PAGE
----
This question discusses atmospheric absorption of radiation (specifically 5G radio waves) due to oxygen at 60 GHz.

I would like to know exactly what happens to oxygen in all its forms (be it air or ozone) when it absorbs radiation at 60GHz.

I'm aware of different types of absorption but not sure what it means for oxygen. Also, the experiments cited in these types of Wikipedia articles seem to look at oxygen atoms or molecules in controlled environments, but I can't quite extract the lay explanations of what happens and how it applies to the air we breathe.


The oxygen molecule is unusual in having a ground state that has unpaired electrons, and this means it has a net spin of one. Technically the ground state is a triplet. This is unusual because ground states normally have spin zero i.e. they are singlets. For example the $\mathrm{N}_2$ molecule has a singlet ground state.

Anyhow, the non-zero spin of the oxygen molecule causes the ground state to split into a couple of closely separated levels. This type of splitting is known as fine structure. The spacing between these levels is 0.246 meV, which corresponds to a frequency of 59.4 GHz i.e. microwaves with a frequency of 59.4 Ghz have just the right amount of energy to cause transitions between the fine structure levels.

And this is what happens when oxygen absorbs microwaves at 60 GHz. The absorption spectrum is actually very complex because the oxygen molecule changes its rotation as well as jumping between the fine structure levels, so we get a complicated cluster of lines centred around 60 GHz. At atmospheric pressure the lines are broadened by collisions between oxygen molecules and we see only the characteristic broad absorption hump at 60 GHz. To resolve the many lines within this hump requires the absorption to be measured at very low pressures where collisions between the molecules are infrequent.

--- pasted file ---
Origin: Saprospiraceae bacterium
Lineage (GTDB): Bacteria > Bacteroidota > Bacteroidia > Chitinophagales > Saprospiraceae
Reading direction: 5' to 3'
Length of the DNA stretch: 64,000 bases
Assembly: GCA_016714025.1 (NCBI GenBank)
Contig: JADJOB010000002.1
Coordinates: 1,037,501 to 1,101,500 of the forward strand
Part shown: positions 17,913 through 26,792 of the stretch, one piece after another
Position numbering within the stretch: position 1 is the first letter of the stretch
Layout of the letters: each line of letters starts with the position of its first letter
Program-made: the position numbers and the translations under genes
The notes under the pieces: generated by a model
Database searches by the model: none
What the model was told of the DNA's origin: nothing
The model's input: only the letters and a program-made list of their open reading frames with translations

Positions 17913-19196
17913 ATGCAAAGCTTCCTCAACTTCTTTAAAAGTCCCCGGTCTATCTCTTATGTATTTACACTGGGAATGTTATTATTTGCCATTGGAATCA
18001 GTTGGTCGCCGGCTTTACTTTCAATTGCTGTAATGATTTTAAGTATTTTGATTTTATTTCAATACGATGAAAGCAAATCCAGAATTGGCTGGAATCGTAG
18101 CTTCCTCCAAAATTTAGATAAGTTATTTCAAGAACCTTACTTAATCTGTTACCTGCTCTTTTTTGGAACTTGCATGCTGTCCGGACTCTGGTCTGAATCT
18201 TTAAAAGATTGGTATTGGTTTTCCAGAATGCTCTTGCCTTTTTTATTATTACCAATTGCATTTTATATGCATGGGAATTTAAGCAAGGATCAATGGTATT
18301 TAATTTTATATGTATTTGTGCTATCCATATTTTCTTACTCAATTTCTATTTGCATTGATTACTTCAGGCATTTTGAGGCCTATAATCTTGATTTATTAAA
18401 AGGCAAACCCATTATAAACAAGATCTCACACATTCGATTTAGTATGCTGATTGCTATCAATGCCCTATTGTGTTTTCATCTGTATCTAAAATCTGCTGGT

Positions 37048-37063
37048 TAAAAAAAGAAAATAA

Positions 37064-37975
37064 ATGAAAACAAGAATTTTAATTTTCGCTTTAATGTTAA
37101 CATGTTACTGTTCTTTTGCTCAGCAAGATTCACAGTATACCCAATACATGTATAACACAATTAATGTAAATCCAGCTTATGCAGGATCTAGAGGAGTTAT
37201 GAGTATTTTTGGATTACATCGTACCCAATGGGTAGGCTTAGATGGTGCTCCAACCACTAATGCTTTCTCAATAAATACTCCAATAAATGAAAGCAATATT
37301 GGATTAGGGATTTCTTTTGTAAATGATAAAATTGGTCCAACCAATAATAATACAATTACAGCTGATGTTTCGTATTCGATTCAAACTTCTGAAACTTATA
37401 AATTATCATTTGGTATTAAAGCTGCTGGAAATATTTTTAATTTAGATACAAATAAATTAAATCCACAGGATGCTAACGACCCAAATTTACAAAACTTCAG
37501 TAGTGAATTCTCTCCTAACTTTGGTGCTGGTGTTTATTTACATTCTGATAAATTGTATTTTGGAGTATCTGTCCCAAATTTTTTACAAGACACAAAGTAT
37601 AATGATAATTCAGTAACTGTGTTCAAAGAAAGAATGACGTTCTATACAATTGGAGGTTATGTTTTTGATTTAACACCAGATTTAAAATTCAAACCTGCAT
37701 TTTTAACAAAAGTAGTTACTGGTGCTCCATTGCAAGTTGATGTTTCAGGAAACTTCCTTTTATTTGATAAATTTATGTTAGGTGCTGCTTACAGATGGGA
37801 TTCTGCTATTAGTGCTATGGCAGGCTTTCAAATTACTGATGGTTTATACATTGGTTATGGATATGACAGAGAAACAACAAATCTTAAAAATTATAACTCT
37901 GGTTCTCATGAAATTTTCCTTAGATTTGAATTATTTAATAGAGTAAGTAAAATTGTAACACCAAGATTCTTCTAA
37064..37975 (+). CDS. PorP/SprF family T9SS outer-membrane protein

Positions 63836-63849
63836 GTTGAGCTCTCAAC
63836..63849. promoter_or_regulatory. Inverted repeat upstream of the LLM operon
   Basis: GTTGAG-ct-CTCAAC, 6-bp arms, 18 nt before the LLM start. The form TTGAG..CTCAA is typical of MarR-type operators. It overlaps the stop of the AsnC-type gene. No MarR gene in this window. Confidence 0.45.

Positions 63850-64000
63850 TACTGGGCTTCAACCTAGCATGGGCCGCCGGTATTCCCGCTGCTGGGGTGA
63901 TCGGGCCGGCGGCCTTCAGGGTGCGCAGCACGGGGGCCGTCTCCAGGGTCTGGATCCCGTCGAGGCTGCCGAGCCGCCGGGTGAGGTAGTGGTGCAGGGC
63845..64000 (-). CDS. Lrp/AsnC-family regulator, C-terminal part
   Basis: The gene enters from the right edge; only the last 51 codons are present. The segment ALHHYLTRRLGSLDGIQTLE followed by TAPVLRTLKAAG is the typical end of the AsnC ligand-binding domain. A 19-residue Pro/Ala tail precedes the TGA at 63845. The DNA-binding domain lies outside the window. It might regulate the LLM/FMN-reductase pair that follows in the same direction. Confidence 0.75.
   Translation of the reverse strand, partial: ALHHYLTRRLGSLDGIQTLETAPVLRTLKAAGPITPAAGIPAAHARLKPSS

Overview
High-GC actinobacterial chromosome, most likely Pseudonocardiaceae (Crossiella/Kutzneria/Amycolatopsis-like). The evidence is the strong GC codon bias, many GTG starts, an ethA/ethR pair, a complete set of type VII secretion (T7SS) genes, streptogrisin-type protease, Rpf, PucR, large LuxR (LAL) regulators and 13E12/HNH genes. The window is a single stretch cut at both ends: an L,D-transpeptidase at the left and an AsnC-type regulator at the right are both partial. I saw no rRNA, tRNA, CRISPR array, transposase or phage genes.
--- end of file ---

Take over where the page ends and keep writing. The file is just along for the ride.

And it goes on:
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  • $\begingroup$ Thank you for the answer. From the answer I deduce that there's no chemical change to the air around the antenna. You also don't mention heat (however slight), so for all intents and purposes, nothing happens to the air we breathe when 60GHz RF is radiated through it. $\endgroup$ – opyate Mar 2 at 19:49
  • $\begingroup$ @opyate yes. The two states are for all intents and purposes identical and absorption of the 60 GHz photon makes no difference to the behaviour of the oxygen molecule. $\endgroup$ – John Rennie Mar 2 at 20:29
  • $\begingroup$ Please elaborate on the singlet state of the oxygen molecule. How long is it in the singlet state for? What causes it to go back to the triplet ground state? Does any oxygen remain in the singlet state? (I don't have enough reputation on here to incorporate comments into the answer.) $\endgroup$ – opyate Mar 3 at 7:04
  • $\begingroup$ @opyate The singlet state is not involved in the 60 GHz absorption. The singlet state is at a much high energy and the absorption line associated with the singlet state is in the near infrared.See the Wikipedia article on singlet oxygen. $\endgroup$ – John Rennie Mar 3 at 8:46
  • $\begingroup$ A few more clarifications in chat: chat.stackexchange.com/transcript/105119 Thanks again :) $\endgroup$ – opyate Mar 3 at 11:43

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